Politics fatigue

Last week, I thought I would burn this LJ up on writing politically themed posts, after Monday’s and Wednesday’s screeds. That didn’t turn out to happen, did it? I still have a couple of ideas, and the world is always generating more. I’m just not that good at it. Oh, I don’t mean the content; that’s neither here nor there. I mean the whole bit about doing it every day, and doing the work necessary to make that happen. I’m just easily distracted; my mind has been on other things since last Wednesday. It’s not as if there are expectations—no one’s expecting me to, say, fill Frank Rich’s shoes at the New York Times.

Late week, I noticed that I’m getting politics fatigue again. The long weeks of seething over the Wisconsin situation took its toll; the final result only added ruined relationships and destroyed trust in the process to the inevitable outcome. Now the scene is moving to Michigan’s capital and … to be honest, I just wish it wouldn’t. It’s not that I agree with everything our Republican governor is planning. I just don’t see the point for the fighting over it. The Democratic party in Michigan is weak and has no way to throw any weight around in Lansing. If Democratic senators decided to decamp to Toledo, they would not be missed. And, frankly, their ideas over the last eight years didn’t exactly prevent the economic disaster that Michigan has become. (Not that the Republicans, who controlled the state senate during the last four years of Gov. Granholm’s tenure, allowed anything to happen except gridlock.) Maybe it’s time to try something new. Hell, maybe it’s time to try something.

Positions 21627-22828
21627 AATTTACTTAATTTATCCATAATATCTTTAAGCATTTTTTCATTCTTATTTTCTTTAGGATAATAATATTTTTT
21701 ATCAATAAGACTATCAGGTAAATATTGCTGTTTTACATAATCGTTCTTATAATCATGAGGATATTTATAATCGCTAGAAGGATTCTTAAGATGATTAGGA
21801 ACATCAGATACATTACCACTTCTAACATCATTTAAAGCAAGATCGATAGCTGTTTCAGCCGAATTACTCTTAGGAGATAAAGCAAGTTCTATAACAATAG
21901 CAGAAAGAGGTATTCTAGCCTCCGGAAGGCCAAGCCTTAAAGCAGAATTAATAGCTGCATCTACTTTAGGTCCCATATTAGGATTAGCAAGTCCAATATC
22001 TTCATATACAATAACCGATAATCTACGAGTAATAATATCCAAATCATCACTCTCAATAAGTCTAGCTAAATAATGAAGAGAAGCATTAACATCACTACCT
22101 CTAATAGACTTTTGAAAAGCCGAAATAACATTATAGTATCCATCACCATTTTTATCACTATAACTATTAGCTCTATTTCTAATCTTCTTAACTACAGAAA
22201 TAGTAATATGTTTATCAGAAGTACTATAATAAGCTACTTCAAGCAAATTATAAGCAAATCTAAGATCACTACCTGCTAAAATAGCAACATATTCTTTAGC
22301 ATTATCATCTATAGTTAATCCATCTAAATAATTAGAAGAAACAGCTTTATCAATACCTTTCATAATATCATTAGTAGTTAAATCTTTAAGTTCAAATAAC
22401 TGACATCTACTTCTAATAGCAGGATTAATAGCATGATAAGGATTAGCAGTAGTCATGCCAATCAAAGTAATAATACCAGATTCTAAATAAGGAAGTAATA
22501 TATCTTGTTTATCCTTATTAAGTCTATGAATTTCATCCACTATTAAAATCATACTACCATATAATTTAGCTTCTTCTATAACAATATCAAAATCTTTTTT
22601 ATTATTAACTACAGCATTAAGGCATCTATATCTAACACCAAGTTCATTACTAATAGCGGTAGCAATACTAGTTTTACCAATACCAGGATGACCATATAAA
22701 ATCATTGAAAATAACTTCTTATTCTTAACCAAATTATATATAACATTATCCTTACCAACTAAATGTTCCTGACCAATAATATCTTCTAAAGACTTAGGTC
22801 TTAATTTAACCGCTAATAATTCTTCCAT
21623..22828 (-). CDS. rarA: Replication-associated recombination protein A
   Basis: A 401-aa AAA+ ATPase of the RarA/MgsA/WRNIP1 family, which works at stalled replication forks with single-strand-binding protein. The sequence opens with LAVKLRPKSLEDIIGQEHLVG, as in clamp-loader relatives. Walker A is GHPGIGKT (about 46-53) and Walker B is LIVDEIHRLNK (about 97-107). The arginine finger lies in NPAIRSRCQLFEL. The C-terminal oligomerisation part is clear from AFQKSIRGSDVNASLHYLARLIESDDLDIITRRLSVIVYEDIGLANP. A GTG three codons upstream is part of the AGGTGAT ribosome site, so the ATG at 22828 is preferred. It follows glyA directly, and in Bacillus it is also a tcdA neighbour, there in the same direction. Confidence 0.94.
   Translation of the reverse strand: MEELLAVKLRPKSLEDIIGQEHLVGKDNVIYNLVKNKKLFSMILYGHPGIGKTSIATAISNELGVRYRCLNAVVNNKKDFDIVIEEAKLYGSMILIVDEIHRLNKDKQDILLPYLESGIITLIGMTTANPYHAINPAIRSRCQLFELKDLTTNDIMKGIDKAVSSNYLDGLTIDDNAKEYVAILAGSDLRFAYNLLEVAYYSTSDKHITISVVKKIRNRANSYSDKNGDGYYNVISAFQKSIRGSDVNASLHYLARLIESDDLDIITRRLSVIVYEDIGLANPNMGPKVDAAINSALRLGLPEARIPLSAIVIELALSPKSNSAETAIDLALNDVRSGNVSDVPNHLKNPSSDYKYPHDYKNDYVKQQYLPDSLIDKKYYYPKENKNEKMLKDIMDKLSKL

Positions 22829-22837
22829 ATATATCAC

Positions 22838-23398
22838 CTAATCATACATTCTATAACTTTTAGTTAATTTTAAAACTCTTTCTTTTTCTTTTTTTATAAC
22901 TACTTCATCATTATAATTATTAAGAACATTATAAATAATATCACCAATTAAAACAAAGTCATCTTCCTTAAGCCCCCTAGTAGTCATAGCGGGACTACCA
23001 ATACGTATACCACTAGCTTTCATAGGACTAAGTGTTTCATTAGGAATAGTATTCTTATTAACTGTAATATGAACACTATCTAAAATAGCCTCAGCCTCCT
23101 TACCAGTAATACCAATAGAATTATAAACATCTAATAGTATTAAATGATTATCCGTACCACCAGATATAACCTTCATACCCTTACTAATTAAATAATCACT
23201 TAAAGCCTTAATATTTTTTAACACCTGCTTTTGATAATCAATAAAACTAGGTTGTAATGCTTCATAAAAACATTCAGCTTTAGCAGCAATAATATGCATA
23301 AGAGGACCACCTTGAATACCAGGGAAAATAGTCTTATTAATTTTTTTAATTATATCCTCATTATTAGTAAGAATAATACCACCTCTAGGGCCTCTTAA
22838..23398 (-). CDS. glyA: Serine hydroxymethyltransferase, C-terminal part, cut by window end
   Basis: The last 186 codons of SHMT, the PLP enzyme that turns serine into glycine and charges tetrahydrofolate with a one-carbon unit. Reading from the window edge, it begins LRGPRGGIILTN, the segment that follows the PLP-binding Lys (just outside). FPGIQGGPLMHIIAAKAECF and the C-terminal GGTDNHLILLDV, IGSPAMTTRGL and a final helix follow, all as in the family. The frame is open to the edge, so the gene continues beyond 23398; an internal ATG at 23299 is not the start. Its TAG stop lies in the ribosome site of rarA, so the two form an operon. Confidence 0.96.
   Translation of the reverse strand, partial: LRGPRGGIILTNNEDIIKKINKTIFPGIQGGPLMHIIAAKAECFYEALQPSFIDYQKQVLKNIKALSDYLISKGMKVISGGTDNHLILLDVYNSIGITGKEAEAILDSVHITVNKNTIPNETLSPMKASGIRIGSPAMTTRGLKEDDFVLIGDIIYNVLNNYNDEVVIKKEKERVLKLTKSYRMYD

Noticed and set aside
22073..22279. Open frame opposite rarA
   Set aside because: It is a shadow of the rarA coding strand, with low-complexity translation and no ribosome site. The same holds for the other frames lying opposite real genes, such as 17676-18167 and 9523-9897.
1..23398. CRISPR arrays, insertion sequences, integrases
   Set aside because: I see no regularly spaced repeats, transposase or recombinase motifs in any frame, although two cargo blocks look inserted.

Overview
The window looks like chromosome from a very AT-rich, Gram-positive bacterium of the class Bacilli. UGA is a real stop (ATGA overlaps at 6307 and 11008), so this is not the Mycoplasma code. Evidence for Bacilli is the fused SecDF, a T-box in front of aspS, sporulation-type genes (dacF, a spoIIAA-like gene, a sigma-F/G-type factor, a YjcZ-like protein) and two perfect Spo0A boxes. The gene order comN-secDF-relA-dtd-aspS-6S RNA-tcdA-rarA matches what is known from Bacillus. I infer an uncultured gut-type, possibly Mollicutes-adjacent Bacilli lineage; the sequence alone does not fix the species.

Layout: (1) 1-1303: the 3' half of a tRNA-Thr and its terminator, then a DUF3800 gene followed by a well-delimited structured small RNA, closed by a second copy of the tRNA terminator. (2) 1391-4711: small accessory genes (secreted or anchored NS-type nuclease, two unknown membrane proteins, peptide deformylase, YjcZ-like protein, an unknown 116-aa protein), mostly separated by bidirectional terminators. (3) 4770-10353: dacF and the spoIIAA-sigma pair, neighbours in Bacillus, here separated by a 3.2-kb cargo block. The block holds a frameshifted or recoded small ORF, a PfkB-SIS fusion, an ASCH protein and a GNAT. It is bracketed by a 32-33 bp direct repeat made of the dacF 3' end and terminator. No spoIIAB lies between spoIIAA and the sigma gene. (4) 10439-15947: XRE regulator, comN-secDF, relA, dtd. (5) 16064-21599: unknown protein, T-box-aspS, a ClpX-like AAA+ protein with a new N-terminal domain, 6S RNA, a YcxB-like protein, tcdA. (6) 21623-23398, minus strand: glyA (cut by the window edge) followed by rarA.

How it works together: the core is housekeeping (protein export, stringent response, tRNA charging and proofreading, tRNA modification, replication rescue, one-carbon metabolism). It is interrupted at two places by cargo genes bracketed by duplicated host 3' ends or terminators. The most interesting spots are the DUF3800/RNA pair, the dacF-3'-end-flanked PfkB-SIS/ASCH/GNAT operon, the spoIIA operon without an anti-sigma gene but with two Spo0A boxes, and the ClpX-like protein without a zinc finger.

Don’t bring up the film tax credits program. How many laid-off auto workers or mortgage industry workers got film jobs, anyway?

Yeah, I’m sure THAT was a popular comment on my part. I wouldn’t want to defend it against the backers of the credit. I don’t even care; have a film credit, don’t have a film credit, it’s all the same to me. Just don’t go saying that killing it off will kill Michigan’s only chance at recovery. It wasn’t going to save us. If you notice, California has more going for it than a film industry. And its economy sucks, too.

I don’t even know what my point is, now. Fatigue, I tell ya. Maybe I’d be a good political commentator, but it’s too damn much work.

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About songdogmi

I'm a longhaired almost-hippie stuck in the inner suburbs of a major rust-belt metropolis who's thoughtful, creative, and kind of geeky. In exchange for a paycheck I run around in a cubicle maze most days. When I escape, I play music, hang out in coffee houses, dink around on the computer, take naps, and think I should be off in the woods somewhere. Every once in a while I get in my car and drive far, far away, though I've always come back so far.
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One Response to Politics fatigue

  1. Anonymous says:

    You have the “excuse” of the election being very close. It’s snippy, hypocritical, and petty here all the time now, it seems. Until recently, serious issues got very little discussion, though in the states now there is considerable controversy over budgets and correlated plans that appear to strike at the rights of labor unions. The discussion on these issues is still a bit off, as one side tends to be throwing around the name of Hitler a lot and the other side isn’t responding at all to any concerns—at least this is how it’s playing out in the media. I’m not sure Americans in general are very good at seriously considering political issues, though I’d love to be proved wrong.

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